Getting my gender and pronouns right: Why it matters

Photo+credit%3A+Melissa+Joseph
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Getting my gender and pronouns right: Why it matters

Photo credit: Melissa Joseph

Photo credit: Melissa Joseph

Photo credit: Melissa Joseph

Photo credit: Melissa Joseph

Lucero Del Rayo-Nava

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There have been many places where I have been misgendered, but sitting at a restaurant with my brother is not where I expected it to happen, yet again.

About two years ago, I decided to cut my long hair after conforming to what people had expected from me as a woman my whole life. It became a monumental moment because of the power I felt in expressing who I truly was.

Instead of everyone seeing me as the powerful woman I see in myself, they switched their lens to see a masculine-presenting person.

Growing up, my gender was always a sensitive topic for me, as my Mexican culture is predominantly patriarchal. I was constantly judged for not sticking to the strict feminine expressions and I always felt like I fit nowhere.

Through all the gender roles thrust upon me, there was a point when I hated who I was because I didn’t fit what was considered “normal”.

Let’s get one thing straight — since cutting my hair, I’ve never said anything about a change in gender. It feels like the whole world has, instead, decided for me.

When I was exploring my gender expression while I was younger, I was always confused by society’s defined line between masculinity only belonging to men and femininity only belonging to women. If you were in-between the spectrum, or presented yourself as another gender “too much”, or landed somewhere not represented in the binary spectrum, by societal standards you were thrown into a label whether you liked it or not.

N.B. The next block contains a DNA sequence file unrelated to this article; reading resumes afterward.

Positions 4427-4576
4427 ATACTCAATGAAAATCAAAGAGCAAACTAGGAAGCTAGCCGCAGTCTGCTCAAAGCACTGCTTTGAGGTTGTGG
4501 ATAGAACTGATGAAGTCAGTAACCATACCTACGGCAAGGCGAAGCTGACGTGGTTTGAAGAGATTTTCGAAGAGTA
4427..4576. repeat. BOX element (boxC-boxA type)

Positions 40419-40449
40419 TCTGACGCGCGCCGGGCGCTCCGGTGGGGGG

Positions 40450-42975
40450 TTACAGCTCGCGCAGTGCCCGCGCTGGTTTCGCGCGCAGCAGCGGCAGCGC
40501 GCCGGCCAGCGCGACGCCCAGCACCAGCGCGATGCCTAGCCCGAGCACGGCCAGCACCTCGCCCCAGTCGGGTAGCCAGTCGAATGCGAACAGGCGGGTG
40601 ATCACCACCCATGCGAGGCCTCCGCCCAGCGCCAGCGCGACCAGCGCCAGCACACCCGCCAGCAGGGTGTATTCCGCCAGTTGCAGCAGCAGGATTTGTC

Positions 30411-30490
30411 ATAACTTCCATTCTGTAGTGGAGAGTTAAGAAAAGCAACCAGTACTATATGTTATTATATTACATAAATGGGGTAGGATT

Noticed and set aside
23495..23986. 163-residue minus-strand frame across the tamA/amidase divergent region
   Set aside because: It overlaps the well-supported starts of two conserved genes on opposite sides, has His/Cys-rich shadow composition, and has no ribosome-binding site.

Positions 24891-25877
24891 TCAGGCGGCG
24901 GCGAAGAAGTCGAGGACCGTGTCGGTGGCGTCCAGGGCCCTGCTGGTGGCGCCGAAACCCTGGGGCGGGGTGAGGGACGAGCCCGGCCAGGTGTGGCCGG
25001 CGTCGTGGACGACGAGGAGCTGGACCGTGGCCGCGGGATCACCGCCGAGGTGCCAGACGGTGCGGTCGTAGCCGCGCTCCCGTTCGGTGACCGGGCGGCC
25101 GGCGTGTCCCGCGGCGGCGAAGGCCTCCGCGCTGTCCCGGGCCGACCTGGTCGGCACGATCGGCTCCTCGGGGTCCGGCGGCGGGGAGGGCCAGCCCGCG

I use “she” and “her” pronouns, but I never expect anyone to get them right. Since cutting my hair and not conforming to femininity, not one person has asked me what my pronouns are, instead they always assume that I must only identify with the masculine parts of myself.

Some people present themselves more like one gender and conform to those pronouns and identity, but I’m not one of them. Why are we expecting the same thing out of every person when we are all, obviously, vastly different individuals?

It was frustrating that day at the restaurant, when I was with my brother, wearing casual clothing, and was referred to as “sir” by an employee. Since when do t-shirts and jeans belong to just one gender?

This hasn’t been the first or last time this has happened to me. It’s something I deal with daily.

I know these acts toward me aren’t done with malicious intent, but it’s something that I’ve had to learn to brush off. But why do I have to learn to brush it off? Why can’t society break this binary view?

It’s okay to ask for a person’s pronouns or how they would like to be addressed. Or, you can simply ask for their name and refer to the person as such, especially when it is not the right place or time to ask that question.

But, the only wrong thing you can do is assume.

Gender-neutral people, like myself, are more hurt when you assume rather than ask.

In a society that is learning to be more progressive, we still have a long way to go when it comes to being more aware of gender identity.

Lucero Del Rayo-Nava can be reached at [email protected] or @del_rayo98 on Twitter.

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